To conclude, all I really want to say is this: we all have faith, and it is all founded on various types of evidence: scientific observation, personal experience, the word of other people, etc. It seems like recommended best practice should be to pick the set of articles of faith (one could also phrase this “model of reality”) which best explains to you the evidence which you have, though we could all (again, myself most definitely included) strive to give fair consideration to evidence that seems to contradict those articles of faith, and attempt to give reasonable explanations for such evidence, modifying our world model, our articles of faith, if necessary.

02 October 2009

The Better Party

Its been a while since I blogged, but something kind of neat about the story of the prodigal son occured to me this week. For those of you who aren't familiar with it, it goes basically like this:

This son tells his father, “I don't want to wait until you're dead, give me my inheritence now.” The father does, and the son goes far away, and blows the whole thing on “parties and wild living”. He eventually ends up starving, feeding pigs just to make a buck and survive (as pigs were considered unclean in his culture, this was pretty low), and decides to go back to his father's house. When he's on the road back, his father runs out to meet him, invites him back with open arms, and throws him a big party.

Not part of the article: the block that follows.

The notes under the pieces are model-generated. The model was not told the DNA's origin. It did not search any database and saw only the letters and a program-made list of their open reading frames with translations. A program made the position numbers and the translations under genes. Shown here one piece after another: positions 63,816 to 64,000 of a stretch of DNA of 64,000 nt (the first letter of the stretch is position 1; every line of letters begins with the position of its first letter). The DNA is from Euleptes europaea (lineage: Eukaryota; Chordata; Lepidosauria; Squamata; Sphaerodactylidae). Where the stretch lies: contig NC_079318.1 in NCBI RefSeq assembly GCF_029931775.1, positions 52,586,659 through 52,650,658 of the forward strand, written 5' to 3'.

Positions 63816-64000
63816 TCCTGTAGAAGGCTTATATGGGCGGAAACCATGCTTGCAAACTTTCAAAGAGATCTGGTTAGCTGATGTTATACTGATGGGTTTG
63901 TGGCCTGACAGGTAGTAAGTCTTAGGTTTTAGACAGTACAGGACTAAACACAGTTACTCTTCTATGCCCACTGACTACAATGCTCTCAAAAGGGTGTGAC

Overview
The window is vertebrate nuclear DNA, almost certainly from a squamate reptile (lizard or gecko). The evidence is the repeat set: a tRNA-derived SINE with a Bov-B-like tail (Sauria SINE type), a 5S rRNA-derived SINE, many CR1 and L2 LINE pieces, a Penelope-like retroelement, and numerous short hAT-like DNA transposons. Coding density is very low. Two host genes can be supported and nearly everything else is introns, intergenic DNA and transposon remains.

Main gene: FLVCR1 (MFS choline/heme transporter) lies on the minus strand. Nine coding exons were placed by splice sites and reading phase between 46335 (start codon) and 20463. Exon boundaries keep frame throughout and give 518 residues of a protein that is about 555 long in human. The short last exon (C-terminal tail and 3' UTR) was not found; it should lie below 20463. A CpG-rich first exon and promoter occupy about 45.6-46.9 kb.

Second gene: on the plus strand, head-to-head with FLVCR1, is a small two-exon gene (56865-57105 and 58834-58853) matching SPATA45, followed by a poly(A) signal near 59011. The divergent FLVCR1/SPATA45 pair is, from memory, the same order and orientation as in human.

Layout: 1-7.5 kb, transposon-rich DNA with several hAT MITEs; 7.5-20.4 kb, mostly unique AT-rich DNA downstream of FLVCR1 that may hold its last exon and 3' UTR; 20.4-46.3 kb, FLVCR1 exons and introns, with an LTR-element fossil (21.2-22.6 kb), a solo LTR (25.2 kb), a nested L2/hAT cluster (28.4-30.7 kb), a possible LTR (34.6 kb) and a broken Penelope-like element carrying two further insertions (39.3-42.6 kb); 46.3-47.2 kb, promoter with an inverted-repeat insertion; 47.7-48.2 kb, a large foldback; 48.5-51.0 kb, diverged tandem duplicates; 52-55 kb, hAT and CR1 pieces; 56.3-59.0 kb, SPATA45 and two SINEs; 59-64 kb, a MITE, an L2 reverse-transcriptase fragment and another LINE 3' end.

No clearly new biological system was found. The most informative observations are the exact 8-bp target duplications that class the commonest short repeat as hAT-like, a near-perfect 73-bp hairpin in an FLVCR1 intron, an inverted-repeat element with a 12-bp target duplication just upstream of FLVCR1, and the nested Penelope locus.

Now, what I thought was interesting was that the son had been partying almost non-stop for the last few years – the thing he really would have appreciated about being home was that his father loved him, and wanted him back. Yet, his father still throws him a party – the very thing he'd been looking for, in running away, his father gives him, as an outpouring of his love, on the son's return. And it is that love that makes it all worthwhile – all the fun and popularity he had while doing his own thing disappeared when he ran out of money and couldn't do it anymore, but his father still loved him, even as a penniless, starving refugee.

The father here is a metaphor for God, and we are all the son in this story – we can go off, and chase our own thing, but God is always waiting for us to come back to him, welcomes us with open arms, and has a life waiting that is, in any matter of importance, better than the one we can make for ourselves.

05 September 2009


I took the long way home tonight, a meandering walk around campus. It was an absolutely beautiful night, and I wanted to savour it - the UNB/STU campus is, at dusk on a clear summer day, one of the loveliest places I know. The sky is a deep, glowing blue, and the lights around campus really bring out the red brick of the buildings, and the green in the trees and grass. There's a subtle beauty in light and colour, the simple geometries of the architecture, and the more complex forms of growing things. Strolling in the warm air, a cool breeze blowing through my shirt sleeves, and the stars just beginning to come out above my head, it is easy to remember that Creator God is good.